93070 - Ethics And Markets

Academic Year 2021/2022

  • Teaching Mode: Traditional lectures
  • Campus: Bologna
  • Corso: First cycle degree programme (L) in Economics and Finance (cod. 8835)

Learning outcomes

At the end of this course students are aware and are able to understand the ethical and strategic implications, complexity and dilemmas of corporate responsibility and sustainability. They learn about motivations in markets, ethics of individual actions and their effect in societies and the tensions between markets and distributive justice.

Course contents

The course is an attempt to reclaim economics as a moral science. It argues that ethics is a relevant and inseparable aspect of all levels of economic activity. Taking ethical considerations into account is needed in explaining and predicting the behaviour of economic agents as well as in evaluating and designing economic policies and mechanisms. A number of cases and references to major recent phenomena will complement the theoretical landscape.

Schedule of topics.

1. The nature of moral agency. Modes of agency. A social cognitive theory of morality.

2.A comparison of different theories: utilitarianism, deontologism, vrtue ethics

3. Neuroethics and the corporate world. The corporation as a moral agent. Is business ethics adequate?

4. Finance, arbitrage and ethics. The ethical limits of arbitrage. Arbitraging regulatory and market structures.

5. The legislator's dilemma. A mandate for Aristotle's Legislator

6. Is bribery without a remedy? The forgotten law of lobbying. The anticorruption principle and the working of competitive markets.

7. Which ethics in the time of immaterial capitalism?

8.The inclusive capitalism project: meaning and possibilities of realization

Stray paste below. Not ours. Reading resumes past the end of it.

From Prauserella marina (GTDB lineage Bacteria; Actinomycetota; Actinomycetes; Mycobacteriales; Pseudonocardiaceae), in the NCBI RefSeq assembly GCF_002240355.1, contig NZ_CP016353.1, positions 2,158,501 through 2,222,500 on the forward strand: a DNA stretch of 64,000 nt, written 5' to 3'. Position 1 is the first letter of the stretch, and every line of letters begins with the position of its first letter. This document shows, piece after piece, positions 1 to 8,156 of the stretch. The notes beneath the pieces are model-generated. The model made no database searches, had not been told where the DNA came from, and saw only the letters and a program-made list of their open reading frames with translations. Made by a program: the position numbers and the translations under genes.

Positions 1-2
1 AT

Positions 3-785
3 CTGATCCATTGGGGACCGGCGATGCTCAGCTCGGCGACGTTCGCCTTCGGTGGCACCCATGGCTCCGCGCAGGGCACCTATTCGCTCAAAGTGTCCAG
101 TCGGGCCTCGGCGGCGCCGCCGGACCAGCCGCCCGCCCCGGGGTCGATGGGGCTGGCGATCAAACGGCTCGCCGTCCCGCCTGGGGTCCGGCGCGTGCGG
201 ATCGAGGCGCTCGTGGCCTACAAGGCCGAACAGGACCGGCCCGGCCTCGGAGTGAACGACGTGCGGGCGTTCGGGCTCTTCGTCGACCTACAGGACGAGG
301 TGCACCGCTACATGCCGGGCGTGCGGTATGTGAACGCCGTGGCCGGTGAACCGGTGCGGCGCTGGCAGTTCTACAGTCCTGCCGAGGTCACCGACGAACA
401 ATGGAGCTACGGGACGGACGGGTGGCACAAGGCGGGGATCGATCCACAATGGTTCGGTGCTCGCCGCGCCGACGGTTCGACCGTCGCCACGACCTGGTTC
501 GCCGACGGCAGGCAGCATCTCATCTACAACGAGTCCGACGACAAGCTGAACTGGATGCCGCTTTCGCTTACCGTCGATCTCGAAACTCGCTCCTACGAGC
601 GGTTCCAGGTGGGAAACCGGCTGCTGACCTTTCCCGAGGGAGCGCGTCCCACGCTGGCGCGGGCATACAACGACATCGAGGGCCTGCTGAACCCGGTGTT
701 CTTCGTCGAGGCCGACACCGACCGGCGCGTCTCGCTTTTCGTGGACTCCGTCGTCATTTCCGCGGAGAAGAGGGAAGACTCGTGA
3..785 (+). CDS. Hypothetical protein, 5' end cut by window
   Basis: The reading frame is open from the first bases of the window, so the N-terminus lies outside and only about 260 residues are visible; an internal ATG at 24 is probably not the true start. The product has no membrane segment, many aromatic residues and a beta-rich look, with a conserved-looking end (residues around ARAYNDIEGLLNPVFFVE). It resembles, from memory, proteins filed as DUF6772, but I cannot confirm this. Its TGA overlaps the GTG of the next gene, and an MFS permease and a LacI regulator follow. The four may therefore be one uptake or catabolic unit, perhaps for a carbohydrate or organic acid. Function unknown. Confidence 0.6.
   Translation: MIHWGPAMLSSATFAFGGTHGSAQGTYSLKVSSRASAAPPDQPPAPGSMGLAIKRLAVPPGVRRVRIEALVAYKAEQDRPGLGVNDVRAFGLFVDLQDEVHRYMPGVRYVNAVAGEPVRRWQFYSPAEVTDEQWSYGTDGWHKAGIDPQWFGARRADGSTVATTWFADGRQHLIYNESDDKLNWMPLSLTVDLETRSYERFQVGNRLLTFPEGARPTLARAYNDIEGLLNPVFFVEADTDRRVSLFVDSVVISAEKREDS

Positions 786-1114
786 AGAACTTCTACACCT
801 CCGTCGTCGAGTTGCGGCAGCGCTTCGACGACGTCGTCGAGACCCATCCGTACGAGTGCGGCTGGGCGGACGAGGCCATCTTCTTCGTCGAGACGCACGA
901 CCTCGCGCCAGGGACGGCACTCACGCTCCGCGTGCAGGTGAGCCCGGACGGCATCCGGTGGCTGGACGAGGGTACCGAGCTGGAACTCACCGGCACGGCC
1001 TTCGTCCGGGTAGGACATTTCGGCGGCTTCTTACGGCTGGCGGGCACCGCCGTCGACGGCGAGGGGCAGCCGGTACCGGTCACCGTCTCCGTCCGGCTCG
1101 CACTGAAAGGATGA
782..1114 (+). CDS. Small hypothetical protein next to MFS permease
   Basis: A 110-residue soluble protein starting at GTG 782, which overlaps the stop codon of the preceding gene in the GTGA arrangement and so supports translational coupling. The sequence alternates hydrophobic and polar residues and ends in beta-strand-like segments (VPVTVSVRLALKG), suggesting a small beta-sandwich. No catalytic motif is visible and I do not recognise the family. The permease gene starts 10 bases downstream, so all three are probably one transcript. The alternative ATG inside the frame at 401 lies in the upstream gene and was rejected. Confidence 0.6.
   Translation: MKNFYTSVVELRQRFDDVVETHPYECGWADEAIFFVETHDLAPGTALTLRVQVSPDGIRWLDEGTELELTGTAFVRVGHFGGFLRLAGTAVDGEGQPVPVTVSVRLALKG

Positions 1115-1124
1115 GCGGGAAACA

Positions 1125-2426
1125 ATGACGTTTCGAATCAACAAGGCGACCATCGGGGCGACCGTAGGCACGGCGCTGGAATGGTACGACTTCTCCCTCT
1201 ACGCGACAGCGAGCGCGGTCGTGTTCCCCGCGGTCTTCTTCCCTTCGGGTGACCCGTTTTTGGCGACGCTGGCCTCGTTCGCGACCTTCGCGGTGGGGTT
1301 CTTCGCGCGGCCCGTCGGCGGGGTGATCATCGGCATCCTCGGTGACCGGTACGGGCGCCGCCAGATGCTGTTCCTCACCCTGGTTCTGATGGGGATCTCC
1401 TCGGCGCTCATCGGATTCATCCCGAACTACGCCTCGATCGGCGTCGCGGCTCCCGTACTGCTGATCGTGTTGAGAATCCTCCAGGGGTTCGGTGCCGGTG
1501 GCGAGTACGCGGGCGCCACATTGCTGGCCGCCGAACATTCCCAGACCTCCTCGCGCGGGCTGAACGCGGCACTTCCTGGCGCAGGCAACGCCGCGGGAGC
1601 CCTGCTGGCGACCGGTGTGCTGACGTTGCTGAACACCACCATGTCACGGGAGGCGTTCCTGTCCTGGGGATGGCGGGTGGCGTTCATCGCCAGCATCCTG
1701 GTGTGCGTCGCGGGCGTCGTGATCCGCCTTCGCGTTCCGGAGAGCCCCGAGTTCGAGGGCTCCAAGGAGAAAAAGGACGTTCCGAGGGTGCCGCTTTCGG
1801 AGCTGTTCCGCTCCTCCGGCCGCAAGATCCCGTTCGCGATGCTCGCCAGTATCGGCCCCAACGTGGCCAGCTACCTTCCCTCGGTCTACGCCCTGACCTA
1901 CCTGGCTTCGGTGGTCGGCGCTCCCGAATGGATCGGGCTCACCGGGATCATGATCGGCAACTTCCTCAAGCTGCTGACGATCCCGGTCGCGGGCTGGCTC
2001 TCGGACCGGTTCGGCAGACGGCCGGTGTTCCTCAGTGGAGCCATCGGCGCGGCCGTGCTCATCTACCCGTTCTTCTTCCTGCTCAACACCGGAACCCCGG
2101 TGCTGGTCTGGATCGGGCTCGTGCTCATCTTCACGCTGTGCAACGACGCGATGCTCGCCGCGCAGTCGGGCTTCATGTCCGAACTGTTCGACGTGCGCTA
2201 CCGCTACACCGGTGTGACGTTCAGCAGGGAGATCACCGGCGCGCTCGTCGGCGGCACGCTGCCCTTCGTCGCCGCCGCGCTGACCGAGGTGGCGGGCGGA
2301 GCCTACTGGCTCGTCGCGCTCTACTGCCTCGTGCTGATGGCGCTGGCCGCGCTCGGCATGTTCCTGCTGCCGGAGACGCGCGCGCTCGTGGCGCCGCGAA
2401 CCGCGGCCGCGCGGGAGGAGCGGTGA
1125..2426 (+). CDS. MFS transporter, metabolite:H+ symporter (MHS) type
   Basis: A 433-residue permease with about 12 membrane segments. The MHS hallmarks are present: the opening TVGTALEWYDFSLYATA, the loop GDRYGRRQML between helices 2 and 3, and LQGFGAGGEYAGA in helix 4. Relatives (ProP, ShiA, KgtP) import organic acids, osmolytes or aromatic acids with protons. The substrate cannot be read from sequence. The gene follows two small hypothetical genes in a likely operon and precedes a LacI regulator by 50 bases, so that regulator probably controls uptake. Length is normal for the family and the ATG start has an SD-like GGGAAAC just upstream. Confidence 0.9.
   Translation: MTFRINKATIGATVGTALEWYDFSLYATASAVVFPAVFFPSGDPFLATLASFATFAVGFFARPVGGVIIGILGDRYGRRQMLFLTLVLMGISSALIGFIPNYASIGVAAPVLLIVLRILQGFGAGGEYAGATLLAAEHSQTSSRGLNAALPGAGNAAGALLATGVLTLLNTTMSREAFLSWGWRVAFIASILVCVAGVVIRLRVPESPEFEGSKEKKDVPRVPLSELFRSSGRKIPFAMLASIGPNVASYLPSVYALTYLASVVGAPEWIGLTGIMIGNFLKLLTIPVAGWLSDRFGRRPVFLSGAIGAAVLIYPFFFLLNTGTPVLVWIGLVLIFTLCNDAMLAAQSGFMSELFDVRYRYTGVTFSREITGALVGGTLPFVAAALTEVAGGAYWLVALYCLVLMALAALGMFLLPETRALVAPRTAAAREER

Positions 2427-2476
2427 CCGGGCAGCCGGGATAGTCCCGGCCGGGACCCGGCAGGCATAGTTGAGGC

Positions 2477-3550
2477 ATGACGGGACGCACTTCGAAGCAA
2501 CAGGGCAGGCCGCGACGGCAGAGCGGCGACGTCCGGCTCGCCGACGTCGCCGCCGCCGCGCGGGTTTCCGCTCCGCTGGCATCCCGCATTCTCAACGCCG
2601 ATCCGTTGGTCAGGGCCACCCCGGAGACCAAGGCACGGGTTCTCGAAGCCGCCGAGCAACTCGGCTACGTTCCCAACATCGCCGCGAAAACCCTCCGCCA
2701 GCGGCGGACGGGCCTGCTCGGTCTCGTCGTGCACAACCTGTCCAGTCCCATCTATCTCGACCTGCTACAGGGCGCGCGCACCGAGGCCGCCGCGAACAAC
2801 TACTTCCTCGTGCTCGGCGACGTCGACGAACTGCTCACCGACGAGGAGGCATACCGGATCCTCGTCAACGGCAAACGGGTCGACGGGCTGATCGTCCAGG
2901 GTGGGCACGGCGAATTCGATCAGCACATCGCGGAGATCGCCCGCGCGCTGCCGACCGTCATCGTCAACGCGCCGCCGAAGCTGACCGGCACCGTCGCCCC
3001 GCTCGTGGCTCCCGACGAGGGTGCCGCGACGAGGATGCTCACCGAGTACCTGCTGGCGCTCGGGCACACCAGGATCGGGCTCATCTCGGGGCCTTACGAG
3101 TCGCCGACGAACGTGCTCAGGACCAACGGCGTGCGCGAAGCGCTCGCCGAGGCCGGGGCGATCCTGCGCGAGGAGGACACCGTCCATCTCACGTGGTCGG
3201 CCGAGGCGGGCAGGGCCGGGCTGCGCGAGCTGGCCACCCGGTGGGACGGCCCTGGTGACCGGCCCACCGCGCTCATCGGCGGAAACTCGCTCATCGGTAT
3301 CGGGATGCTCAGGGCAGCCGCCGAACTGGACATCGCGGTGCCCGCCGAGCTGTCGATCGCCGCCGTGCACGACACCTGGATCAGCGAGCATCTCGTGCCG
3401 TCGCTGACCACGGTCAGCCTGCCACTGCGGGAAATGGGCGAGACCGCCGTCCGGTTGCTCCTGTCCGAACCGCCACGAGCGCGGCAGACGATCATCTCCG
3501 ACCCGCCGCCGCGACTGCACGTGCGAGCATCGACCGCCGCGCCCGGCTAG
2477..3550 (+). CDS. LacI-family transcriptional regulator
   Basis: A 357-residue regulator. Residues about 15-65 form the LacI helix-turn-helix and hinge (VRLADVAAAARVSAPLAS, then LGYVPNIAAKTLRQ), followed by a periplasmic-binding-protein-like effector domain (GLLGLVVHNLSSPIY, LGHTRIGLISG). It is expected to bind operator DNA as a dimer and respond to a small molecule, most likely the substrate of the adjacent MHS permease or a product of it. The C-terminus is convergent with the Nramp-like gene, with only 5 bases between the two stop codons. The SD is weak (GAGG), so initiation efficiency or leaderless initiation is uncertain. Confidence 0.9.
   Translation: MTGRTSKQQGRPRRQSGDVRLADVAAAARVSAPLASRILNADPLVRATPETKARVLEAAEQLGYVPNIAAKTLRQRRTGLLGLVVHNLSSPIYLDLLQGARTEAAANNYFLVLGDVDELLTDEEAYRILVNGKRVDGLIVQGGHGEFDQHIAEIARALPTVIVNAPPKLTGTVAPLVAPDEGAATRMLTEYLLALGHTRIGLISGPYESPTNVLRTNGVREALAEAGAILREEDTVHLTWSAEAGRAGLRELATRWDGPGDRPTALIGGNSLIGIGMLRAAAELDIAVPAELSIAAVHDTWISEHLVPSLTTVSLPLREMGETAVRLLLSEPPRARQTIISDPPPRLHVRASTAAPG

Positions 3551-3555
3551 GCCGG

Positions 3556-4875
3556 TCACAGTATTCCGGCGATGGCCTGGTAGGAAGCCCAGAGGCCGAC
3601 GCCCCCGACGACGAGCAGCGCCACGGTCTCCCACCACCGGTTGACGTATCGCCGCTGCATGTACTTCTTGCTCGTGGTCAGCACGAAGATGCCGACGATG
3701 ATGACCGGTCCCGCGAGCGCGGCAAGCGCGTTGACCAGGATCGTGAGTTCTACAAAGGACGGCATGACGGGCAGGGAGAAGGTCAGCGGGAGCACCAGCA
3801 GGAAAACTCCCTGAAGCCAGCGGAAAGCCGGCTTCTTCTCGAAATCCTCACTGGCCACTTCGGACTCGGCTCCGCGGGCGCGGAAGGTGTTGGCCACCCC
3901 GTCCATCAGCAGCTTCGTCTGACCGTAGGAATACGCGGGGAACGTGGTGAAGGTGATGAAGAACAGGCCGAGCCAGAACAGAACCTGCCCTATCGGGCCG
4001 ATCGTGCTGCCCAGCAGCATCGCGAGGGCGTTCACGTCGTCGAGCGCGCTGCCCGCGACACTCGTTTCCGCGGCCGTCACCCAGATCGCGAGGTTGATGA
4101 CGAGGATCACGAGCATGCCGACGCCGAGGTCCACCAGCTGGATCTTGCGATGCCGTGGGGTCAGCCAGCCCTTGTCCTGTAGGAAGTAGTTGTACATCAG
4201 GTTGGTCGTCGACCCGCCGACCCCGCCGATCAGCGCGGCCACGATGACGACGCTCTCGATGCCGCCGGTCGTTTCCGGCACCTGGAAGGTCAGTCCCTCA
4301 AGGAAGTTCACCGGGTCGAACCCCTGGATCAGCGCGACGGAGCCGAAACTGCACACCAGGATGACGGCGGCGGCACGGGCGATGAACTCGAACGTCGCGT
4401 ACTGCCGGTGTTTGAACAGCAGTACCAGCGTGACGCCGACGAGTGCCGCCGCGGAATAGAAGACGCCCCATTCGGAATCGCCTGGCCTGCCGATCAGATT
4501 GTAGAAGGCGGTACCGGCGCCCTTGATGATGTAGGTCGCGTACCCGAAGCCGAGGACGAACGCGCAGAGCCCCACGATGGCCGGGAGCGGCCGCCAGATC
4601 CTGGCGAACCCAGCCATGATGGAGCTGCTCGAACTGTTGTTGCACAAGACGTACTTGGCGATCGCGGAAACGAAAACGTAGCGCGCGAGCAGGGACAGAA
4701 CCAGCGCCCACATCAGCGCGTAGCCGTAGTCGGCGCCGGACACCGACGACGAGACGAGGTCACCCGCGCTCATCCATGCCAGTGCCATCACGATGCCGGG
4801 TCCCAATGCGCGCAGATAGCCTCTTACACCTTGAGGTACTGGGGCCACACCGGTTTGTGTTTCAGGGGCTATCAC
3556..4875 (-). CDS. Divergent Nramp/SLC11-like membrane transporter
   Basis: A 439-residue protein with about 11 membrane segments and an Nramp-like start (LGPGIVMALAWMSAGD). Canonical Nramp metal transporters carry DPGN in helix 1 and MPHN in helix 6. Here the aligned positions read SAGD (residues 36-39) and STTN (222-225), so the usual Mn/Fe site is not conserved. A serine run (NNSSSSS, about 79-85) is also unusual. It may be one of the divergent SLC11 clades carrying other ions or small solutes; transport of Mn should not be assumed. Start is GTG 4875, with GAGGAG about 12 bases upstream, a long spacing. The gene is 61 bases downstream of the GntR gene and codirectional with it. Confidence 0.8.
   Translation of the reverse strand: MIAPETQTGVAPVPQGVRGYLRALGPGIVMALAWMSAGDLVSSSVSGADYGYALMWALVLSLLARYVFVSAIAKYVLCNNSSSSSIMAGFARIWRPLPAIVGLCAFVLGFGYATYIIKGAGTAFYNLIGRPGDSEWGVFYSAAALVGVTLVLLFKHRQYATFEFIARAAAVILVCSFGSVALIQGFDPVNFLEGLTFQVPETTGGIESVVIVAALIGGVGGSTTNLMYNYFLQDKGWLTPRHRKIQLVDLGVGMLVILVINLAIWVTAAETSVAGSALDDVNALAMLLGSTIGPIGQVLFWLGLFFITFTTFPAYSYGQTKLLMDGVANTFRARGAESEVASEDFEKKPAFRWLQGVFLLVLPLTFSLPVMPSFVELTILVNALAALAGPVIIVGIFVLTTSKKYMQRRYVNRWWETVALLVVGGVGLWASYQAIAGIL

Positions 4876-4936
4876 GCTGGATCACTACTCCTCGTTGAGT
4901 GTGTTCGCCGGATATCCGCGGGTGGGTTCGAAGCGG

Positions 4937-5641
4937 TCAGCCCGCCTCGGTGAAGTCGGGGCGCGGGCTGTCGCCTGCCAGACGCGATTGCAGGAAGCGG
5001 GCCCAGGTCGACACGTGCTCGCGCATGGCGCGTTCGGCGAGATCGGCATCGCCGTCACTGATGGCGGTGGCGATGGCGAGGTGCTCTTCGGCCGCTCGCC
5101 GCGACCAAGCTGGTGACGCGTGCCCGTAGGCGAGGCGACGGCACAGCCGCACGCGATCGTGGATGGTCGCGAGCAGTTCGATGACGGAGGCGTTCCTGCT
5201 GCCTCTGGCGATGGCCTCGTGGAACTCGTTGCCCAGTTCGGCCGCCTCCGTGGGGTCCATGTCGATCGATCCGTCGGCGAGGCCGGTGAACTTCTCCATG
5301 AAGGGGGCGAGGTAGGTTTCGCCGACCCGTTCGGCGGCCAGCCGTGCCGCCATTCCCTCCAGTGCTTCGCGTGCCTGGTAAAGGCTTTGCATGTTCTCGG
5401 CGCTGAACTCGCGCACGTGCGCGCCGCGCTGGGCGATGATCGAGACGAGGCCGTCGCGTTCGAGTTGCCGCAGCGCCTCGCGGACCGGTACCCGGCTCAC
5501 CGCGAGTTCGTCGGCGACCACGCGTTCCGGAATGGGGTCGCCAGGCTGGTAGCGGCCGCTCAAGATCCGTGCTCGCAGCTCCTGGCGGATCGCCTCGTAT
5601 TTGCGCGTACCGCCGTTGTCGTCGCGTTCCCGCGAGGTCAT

9. Political Economy versus Civil Economy: a comparison of two economic paradigms.


A. Bandura (2016), Moral Disengagement, New York, MacMillan

L. Bruni, S. Zamagni, Civil economy, London, Agenda, 2017

C. R. Sunstein, Liars. Falsehoods and free speech in an age of deception, Oxford, OUP, 2021

A. Carr, Is business bluffing ethical?, "Harvard Business Review", XI, 1968

A., Falck, N. Szech, "Morals and Markets", Science, May 2013, 707-712.

M. O'Hara (2016), Something for nothing. Arbitrage and Ethics on Wall Street, New York, Norton

S. Bowles (2016), The moral economy, New Haven, Yale University Press

C.B. Frey, The technology trap. Capital, labour and power in the age of automation, Princeton, Princeton University Press, 2019

R. Henderson, Reimagining Capitalism in a World on Fire, New York, Public Affairs, 2020.

C. Wilber, Was the Good Samaritan a Bad Economist?", New York, Lexington Books, 2021

K. Pistor, The code of capital. How the law creates wealth and inequality, Princeton, PUP, 2019

P. Rona, L. Zsolnai (eds.), (2017), Economics as a moral science, Berlin, Springer

Z. Teachout (2014), Corruption in America, Cambridge (Mass.), Harvard University Press

R. Valentini et Al. (eds.), Achieving sustainable development goals, Berlin, Springer, 2020.

S. Zamagni, "The idea of CSR and the responses of economic theory", in L. Bouchaert et Al. (eds.), Art, Spirituality, Economics, Berlin, Springer, 2018

Oxford Dictionary of Business Ethics, Oxford, OUP, 2017

Teaching methods

Lectures and in class discussions

Assessment methods

A 7000 words final paper on a topic freely chosen by the student among those dealt with in the course to be sent by email to the teacher not beyond Sept. 30, 2021.

Students are advised that the present course is a PASS/FAIL one. The PASS evaluation can never be translated into a numerical grade in the official transcript of records.

Office hours

See the website of Stefano Zamagni


No poverty Decent work and economic growth Reduced inequalities

This teaching activity contributes to the achievement of the Sustainable Development Goals of the UN 2030 Agenda.